1. Do your research using the 3 sites I mentioned
When you are deciding the difficulty and terrain rating for your hide, it’s a good idea to do a bit of research. Refer to the Groundspeak ratings documentation, The ClayJar Geocache Rating System and the TechBlazer Rating System to give you an idea. You can then perhaps take an average.
2. Use your noggin!
Take into consideration that the rating systems may not totally reflect the more unique hide types like underwater ones, or night caches
for example. Use common sense to adjust your ratings accordingly. If you think there is something particularly tricky about your hide that isn’t mentioned in any of the rating systems, perhaps consider nudging your rating up a bit. I think 0.5 is probably a good nudge.
3. Think about the clues
Also consider that the difficulty will differ depending on how good your cache description and hint are. If I told finders *EXACTLY* where my cache is positioned I’d probably lower the difficulty to about 2 instead of 3.5, but keep the terrain at 3.
At first a nano may seem tricky, but they are usually magnetic so you usually have a good inkling of what you’re looking for after you have found a few. I’ve never found a nano that wasn’t hidden in a magnetic location. I guess there may be a few out there (Possibly popped in little appropriate nano-sized holes?). Finders probably wouldn’t expect to find a nano there so consider that when choosing difficulty ratings. Also if you’re hiding a micro that is nailed somewhere or hanging remember that finders probably won’t expect it to be there either.
5. Changes in the environment over time
Remember that over time undergrowth can become overgrowth 😉 If you place your cache in an area in the winter, are there likely to be lots of nettles or brambles that sprout up in the summer? If so, you may consider upping your rating slightly. Also, consider upping your rating a year or so down the line if the environment has changed. Ensure that you visit your hide regularly to ensure that there are no obsticles that are making it more difficult to find. We found a 3 and a half year old cache a few weeks ago in a tree with a 1.5/1.5 rating. This was probably fine when it was first placed, however since then the tree (Which you had to climb) had sprouted many large, fresh branches and leaves. There were also nettles, thistles and long grass that blocked the path. It was pretty hard to get to and it was also a favourite spot for mosquitos! I’d put it closer to a 2.5/3 rating now. Make sure you adjust your ratings overtime to match any changes in the surroundings, or at least update the description to mention that it may be a bit overgrown. If the area becomes very dangerous to get to, consider archiving the cache and perhaps place a new one nearby in a safer location instead or put a big, obvious caution notice in the description. You don’t want to endanger anyone’s life (Well… I wouldn’t anyway!)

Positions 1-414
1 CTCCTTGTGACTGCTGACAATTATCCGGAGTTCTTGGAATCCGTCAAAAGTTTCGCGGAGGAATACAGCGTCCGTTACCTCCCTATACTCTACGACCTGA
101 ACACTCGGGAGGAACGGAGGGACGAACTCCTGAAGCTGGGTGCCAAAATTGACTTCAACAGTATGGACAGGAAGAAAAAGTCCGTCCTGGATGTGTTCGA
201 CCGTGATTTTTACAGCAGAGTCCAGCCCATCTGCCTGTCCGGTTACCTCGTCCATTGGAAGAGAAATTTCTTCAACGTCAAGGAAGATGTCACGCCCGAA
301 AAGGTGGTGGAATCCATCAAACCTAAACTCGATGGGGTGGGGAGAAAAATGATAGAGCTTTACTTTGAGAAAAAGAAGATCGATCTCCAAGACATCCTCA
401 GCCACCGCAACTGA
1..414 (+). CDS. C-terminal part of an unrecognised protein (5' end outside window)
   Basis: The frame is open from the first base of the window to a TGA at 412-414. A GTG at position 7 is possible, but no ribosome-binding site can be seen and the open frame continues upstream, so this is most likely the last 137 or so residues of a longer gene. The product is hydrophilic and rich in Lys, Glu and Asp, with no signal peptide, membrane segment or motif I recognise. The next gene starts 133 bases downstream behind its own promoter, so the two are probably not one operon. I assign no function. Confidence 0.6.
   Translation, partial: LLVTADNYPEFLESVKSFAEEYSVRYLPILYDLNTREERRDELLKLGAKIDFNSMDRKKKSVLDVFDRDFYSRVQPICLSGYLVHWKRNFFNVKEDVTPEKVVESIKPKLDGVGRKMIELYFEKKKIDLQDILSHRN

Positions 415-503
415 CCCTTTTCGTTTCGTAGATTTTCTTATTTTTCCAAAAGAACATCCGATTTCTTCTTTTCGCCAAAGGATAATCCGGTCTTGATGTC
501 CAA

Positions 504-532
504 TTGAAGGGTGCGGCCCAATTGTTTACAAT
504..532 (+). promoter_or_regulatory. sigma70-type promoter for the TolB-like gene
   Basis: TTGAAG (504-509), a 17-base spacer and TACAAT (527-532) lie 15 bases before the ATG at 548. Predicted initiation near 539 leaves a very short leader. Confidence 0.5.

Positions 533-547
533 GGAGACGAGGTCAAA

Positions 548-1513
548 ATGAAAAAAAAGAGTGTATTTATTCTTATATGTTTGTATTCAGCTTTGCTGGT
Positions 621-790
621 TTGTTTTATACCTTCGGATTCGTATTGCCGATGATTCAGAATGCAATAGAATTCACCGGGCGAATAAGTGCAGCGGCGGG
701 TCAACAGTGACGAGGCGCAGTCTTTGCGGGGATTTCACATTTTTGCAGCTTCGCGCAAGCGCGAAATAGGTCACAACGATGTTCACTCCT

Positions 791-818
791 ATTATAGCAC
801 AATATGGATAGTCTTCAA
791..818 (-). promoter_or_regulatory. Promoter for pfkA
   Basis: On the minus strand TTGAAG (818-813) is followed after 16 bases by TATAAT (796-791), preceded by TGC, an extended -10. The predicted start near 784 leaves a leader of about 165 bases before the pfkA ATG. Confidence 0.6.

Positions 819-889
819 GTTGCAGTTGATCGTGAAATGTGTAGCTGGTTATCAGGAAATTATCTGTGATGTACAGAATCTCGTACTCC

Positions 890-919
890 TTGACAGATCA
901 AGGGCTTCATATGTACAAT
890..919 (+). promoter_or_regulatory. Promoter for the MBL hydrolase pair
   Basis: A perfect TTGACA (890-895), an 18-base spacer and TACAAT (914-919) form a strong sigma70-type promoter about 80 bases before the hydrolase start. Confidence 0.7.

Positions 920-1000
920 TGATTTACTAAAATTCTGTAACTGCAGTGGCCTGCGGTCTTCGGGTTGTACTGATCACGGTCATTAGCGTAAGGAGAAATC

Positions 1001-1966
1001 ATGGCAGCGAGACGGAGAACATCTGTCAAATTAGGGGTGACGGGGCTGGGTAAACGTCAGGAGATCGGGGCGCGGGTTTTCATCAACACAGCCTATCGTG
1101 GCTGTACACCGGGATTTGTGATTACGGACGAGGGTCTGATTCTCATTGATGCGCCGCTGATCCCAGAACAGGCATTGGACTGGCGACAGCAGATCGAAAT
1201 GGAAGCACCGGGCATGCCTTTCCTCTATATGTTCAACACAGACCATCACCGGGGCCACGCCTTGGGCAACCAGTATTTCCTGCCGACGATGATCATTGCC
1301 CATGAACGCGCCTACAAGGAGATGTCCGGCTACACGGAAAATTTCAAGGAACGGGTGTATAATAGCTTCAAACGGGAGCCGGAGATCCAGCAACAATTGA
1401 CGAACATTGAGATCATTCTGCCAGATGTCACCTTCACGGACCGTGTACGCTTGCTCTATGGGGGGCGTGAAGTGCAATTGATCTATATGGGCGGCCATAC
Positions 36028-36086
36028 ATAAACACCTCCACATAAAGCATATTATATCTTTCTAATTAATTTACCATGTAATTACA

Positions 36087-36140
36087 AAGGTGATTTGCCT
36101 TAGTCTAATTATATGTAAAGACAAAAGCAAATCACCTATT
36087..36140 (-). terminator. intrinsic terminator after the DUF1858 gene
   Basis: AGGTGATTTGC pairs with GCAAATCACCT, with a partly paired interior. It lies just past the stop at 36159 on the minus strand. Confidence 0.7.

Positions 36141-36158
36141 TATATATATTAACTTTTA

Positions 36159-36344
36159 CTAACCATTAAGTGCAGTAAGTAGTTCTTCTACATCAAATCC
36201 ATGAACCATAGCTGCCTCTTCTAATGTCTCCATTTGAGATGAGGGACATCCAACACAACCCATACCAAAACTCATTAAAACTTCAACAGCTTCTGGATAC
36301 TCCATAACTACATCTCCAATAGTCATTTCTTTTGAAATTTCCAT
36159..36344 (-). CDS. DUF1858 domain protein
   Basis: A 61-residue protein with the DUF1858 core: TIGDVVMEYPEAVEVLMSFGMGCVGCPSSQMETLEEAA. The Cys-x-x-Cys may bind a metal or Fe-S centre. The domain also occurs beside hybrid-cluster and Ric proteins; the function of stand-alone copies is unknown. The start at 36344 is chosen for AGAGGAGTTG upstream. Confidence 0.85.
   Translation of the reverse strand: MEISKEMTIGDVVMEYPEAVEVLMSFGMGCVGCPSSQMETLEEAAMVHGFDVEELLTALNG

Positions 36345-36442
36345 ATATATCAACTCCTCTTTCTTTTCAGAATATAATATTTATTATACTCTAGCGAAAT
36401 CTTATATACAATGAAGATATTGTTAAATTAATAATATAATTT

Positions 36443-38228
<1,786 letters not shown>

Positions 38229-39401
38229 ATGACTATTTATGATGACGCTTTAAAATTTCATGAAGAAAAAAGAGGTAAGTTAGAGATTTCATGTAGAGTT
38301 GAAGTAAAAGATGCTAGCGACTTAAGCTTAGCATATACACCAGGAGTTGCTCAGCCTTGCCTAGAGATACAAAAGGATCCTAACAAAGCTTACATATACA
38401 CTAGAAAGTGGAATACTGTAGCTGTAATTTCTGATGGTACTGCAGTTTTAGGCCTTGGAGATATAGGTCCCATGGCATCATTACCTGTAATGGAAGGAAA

6. AH! IVY!
(I think most UK cachers will agree with me on this one) Remember what a pain in the arse ivy can be and adjust your ratings accordingly 🙂
7. Non-traditional caches
Consider upping the rating if it’s a multi that has many stages that you have to trek to (My record was a 9 stage multi which I’m sure took something like a 7 mile trek before we found the final!), or a multi with quite a few clues that you need to find. If you’re adding an Unknown cache consider how tricky the puzzle is and update the difficulty to reflect that.
8. Use attributes
Difficulty and Terrain ratings are really only an overview of what to expect from a cache hide. With attributes you can be far more specific, and help people get accurate results for their pocket queries.
9. Muggle Traffic
An urban cache in a tree in the middle of a town centre is going to require a higher difficulty rating than one in a tree out in the country where muggles walk their dogs (For example). Although there may be a lot of walkers, bikers, or dog walkers on the trail, that won’t be anywhere near as many muggles as would be in a town centre. Especially at lunchtime!
10. Be safe
Finally, don’t put anyone in a very dangerous situation where physical injury is likely. Think “Is this a cache that I would be comfortable finding?” Do mention any hazards in the cache description in detail so that finders are aware of them. An example is a footpath that goes through a cow field. Cows can be very touchy this time of year if they have their calves with them, especially if you have a dog. There have been a few occasions where people have been trampled by cows. There is a ‘Cattle’ attribute, but I think it may be an idea to go into a little detail in the description on any hazards.